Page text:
Algorithm/Architecture Co-design for Smart Signals and Systems in Cognitive Cloud/Edge
Gwo Giun Chris Lee,
National Cheng Kung University (NCKU) –
Niklaus Emil Wirth introduced the innovative idea that Programming = Algorithm + Data Structure. Inspired by this, we advance the concept to the next level by stating that Design = Algorithm + Architecture. With concurrent exploration of algorithm and architecture entitled Algorithm/Architecture Co-exploration (AAC), this methodology introduces a leading paradigm shift in advanced system design from System-on-a-Chip to Cloud and Edge. As algorithms with high accuracy become exceedingly more complex and Edge/IoT generated data becomes increasingly bigger, flexible parallel/reconfigurable processing are crucial in the design of efficient signal processing systems having low power. Hence the analysis of algorithms and data for potential computing in parallel, efficient data storage and data transfer is crucial. With extension of AAC for SoC system designs to even more versatile platforms based on analytics architecture, system scope is readily extensible to cognitive cloud and reconfigurable edge computing for multimedia, a cross-level-of abstraction topic which will be introduced in this tutorial together with case studies.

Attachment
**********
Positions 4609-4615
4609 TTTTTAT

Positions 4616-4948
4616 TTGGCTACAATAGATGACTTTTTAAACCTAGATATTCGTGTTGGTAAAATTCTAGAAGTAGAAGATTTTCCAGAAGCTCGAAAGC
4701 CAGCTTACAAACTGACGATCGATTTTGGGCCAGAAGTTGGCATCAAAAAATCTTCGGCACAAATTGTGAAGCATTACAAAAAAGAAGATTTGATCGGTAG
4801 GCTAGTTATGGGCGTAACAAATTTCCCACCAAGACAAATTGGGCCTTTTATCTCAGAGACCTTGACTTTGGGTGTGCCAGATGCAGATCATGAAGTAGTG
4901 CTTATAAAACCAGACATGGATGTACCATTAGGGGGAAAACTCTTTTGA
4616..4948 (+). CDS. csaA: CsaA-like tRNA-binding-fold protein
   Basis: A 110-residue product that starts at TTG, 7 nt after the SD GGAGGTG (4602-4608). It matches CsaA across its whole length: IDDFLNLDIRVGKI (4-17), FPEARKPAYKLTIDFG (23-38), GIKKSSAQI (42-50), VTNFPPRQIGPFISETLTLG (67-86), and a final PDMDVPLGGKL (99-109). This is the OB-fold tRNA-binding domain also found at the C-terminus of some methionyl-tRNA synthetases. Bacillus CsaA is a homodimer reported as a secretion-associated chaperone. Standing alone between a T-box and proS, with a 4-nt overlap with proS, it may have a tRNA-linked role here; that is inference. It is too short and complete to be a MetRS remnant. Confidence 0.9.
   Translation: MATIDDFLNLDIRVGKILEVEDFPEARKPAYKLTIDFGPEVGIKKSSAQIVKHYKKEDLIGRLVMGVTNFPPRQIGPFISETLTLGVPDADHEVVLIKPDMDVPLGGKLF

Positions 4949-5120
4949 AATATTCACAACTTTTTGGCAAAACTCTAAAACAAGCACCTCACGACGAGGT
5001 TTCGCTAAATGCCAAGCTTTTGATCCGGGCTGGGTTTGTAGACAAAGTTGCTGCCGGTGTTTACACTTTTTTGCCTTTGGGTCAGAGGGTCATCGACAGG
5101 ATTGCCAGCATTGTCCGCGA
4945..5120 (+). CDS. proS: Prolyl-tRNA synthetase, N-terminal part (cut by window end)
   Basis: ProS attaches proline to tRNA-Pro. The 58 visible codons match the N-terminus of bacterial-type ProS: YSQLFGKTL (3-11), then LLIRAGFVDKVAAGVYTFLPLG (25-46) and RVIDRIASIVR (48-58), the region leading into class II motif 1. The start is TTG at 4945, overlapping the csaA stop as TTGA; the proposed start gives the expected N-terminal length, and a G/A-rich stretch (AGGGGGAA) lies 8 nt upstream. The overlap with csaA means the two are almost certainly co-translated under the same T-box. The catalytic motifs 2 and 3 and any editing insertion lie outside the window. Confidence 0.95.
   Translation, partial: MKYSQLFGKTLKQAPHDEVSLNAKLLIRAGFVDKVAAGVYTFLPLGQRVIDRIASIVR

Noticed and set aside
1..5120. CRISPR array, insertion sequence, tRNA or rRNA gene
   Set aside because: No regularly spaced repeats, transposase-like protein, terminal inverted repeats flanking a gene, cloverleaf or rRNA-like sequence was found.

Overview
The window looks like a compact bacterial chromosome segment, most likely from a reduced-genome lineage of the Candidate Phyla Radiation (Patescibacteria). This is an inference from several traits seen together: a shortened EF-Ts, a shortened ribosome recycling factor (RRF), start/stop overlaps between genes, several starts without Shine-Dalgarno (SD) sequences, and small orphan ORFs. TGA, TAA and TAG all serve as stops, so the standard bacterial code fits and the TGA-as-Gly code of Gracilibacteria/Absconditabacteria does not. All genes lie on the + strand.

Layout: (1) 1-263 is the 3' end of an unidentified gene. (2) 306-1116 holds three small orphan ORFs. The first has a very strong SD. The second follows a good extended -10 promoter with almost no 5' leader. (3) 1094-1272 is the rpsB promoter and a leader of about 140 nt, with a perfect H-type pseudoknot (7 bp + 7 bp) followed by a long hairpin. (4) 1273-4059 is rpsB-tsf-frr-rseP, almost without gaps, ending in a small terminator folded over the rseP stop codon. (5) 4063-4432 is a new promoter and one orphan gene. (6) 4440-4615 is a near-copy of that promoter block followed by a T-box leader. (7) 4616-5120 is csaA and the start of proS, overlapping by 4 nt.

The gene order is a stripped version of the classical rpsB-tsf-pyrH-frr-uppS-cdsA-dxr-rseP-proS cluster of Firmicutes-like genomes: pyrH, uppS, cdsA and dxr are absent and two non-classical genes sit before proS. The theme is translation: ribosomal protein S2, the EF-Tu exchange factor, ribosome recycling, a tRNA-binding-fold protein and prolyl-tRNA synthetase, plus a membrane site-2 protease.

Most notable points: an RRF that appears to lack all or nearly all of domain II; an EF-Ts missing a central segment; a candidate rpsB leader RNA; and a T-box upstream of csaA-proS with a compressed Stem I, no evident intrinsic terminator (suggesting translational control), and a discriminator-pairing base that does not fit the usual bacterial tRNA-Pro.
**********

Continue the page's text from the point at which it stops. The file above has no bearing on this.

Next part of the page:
Chris Gwo Giun Lee is an investigator in the field of signal processing systems including multimedia and bioinformatics. His endeavors in system design, based on analytics of algorithm concurrently with analytics architecture, has made possible computations on System-on-Chip and cloud platforms in resolving complex problems with both accuracy and efficiency. Having previously held leading and managerial positions in the industry such as System Architect in former Philips Semiconductor in Silicon Valley, Lee was recruited to NCKU in 2003 where he found and is currently directing the Bioinfotronics Research Center. Lee received his B.S. degree in electrical engineering from National Taiwan University and both his M.S. and Ph.D. degrees in electrical engineering from University of Massachusetts. He has contributed more than 130 original research and technical publications with the invention of 60+ patents worldwide. Lee serves as the AE for IEEE TSP and Journal of Signal Processing Systems. He was formerly the AE for IEEE TCSVT for which he received the Best Associate Editor’s Award in 2011.
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